Thursday, April 18, 2013

Facebook Advertising and the End of the World


Alright guys, forget all that noise I made last week about Google Glass ushering in an era of technological overlords—maybe that was an overreaction.  But now the end is truly upon us.  Facebook has just announced that it will be implementing a new marketing initiative allowing companies to display pop-out, full-screen, auto-play video commercials to its users this summer.  Fire up the old Myspace accounts guys, it’s over.




But it gets even worse, if you can even fathom such a thing.  According to an AdAge article, “The ads will be capped at 15 seconds and frequency [sic] capped to ensure that no user sees more than three per day.”  Though it took me awhile to do the math, that should come out to potentially 45 seconds.  Every.  Single.  Day.  That’s 45 seconds of my life that would otherwise be spent mindlessly scrolling up and down my Facebook feed, eyes glazing over, drool oozing from my mouth, maybe half-asleep.  And at a mere price of $1 million per daily advertiser, it's only a matter of time before everyone jumps on board and we start seeing advertisements all over the place.  Damn you, Zuckerberg.  Damn you.

Sarcastic tone aside; I really am kind of bummed.  While 45 seconds really isn’t a lot of time relatively speaking, I can only see this as opening the door to even more advertising on the net.  Who knows, it really may be only a matter of time before marketing is just as integrated online as it is on television.

What do you guys think?  How long do you think we will still be able to enjoy our super-safe, advertisement-free, slice of heaven that is the Internet?  Should we queue up those dramatic Facebook status about how awful Facebook has gotten and then post them to Facebook using Facebook?

8 comments:

  1. Well, considering Facebook stalks its own users on a VERY creepy level, I could see this falling apart as people rant through their statuses and comments. They make their changes based on what people do and say, sometimes anyway. What would be especially vocal is action. If people get pissed off enough, they'll limit use of Facebook. Yeah, I'm probably being naive to think people will stop using Facebook, but if we did, they would hurt and therefore change.

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  2. I'm not on facebook and I haven't been for years. Getting rid of my facebook was one of the easiest and best decisions of my young life. I honestly cannot find the value in facebook (if someone can justify facebook, PLEASE, persuade me). I think when all of these social networking sites were first gaining popularity there was this utopian perception around them. Facebook was going to save the world and create one giant loving community. However, it did not take long for reality to set in. And as it turns out, facebook is not much different from any other big name corporation in the private sector, and this new advertising method proves my point. Money and greed are the rules of the game, and loneliness is the result.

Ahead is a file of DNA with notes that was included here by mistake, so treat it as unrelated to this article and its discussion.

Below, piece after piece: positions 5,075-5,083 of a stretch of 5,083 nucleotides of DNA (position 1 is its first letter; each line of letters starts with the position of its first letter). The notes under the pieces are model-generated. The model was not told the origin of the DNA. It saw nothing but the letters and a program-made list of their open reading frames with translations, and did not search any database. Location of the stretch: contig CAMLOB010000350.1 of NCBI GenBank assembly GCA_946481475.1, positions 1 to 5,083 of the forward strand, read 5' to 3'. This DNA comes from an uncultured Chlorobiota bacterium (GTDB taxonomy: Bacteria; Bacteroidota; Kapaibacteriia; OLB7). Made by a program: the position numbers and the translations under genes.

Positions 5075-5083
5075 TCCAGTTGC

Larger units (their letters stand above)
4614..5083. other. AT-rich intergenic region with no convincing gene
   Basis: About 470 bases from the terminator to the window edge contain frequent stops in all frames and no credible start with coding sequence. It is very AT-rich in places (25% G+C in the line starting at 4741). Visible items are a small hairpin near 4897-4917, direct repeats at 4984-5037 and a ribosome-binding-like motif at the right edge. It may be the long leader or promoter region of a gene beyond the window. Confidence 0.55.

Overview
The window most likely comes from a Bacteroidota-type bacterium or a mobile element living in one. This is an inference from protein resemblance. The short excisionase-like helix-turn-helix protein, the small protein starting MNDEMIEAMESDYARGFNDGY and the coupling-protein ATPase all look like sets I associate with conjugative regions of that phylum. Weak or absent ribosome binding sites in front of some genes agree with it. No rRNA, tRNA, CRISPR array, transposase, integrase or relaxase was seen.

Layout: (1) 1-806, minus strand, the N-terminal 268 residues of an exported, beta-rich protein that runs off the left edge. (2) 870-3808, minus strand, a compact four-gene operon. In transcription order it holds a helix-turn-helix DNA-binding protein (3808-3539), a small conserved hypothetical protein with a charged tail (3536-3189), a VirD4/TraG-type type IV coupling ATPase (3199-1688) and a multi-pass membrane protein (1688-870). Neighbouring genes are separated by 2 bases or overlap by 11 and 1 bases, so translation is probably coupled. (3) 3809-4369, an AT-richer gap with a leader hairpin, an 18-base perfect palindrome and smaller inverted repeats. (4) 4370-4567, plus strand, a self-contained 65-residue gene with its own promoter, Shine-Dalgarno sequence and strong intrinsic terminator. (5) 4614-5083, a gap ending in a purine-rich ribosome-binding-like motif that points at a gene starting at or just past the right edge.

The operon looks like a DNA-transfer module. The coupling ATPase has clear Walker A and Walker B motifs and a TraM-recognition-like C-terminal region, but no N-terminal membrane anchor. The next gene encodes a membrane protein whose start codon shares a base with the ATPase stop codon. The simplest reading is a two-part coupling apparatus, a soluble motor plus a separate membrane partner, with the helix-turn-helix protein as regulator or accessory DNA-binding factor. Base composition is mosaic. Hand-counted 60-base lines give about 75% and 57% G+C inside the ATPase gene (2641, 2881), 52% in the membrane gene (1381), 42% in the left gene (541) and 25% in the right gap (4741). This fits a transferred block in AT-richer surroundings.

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  3. Whenever Facebook makes an update, it's like they're playing a game of chicken. How much more advertising profit can they squeeze out of their users without offending their users too much?

    Up to this point, it seems like Facebook can do whatever it wants to their users. So many people are married to their Facebook pages that they would complain and ultimately accept these new intrusive ads.

    On the other hand, we may finally see the prophesied exodus from Facebook to Google+. I just took a peek at my G+ profile and it doesn't look too bad these days.

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  4. By the way, I think you should start an "End of the World" blog :)

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  5. This new Facebook development will surely elicit complaints from users. People will moan and complain, and they will probably continue to use Facebook as they had before. There are few alternatives, and switching over requires not only the user to move to, say, G+, but the user's friends to as well. Will Facebook's new ads be the tipping point? Who knows.

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  6. I agree with Amanda that Facebook Users will do the usual complain and start a Facebook petition to end the ads, however I think that Facebook addicts will continue to use Facebook despite ads, no matter how long or how many pop up.

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  7. I agree with a lot of what other people have said above. I do think however that because people will continue to use Facebook despite ads that it will be something that is complained about for a bit and then become completely normal. I mean we already see ads when we watch shows online. Plus there are ads all over Facebook already, just not in the form of video. As long as there's a limit to timing and it doesn't become so overbearing to users I don't think this will really be a huge issue.

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  8. Facebook changes its layout and such frequently. People will get upset over some of the simplest things like the sound of the notification alert. We're humans. We're creatures of habit. When something familiar is changed, we panic. We don't like change. However, it's about adaption and being able to change with our surroundings. A construction worker or carpenter has to adapt to a new job site and a different type of labor every single day, but they keep doing their job anyway regardless. Facebook puts advertisements onto their website. So what? What website doesn't use advertisements? Why are video advertisements any different? I wouldn't be too worried even IF video ads become normal on Facebook.

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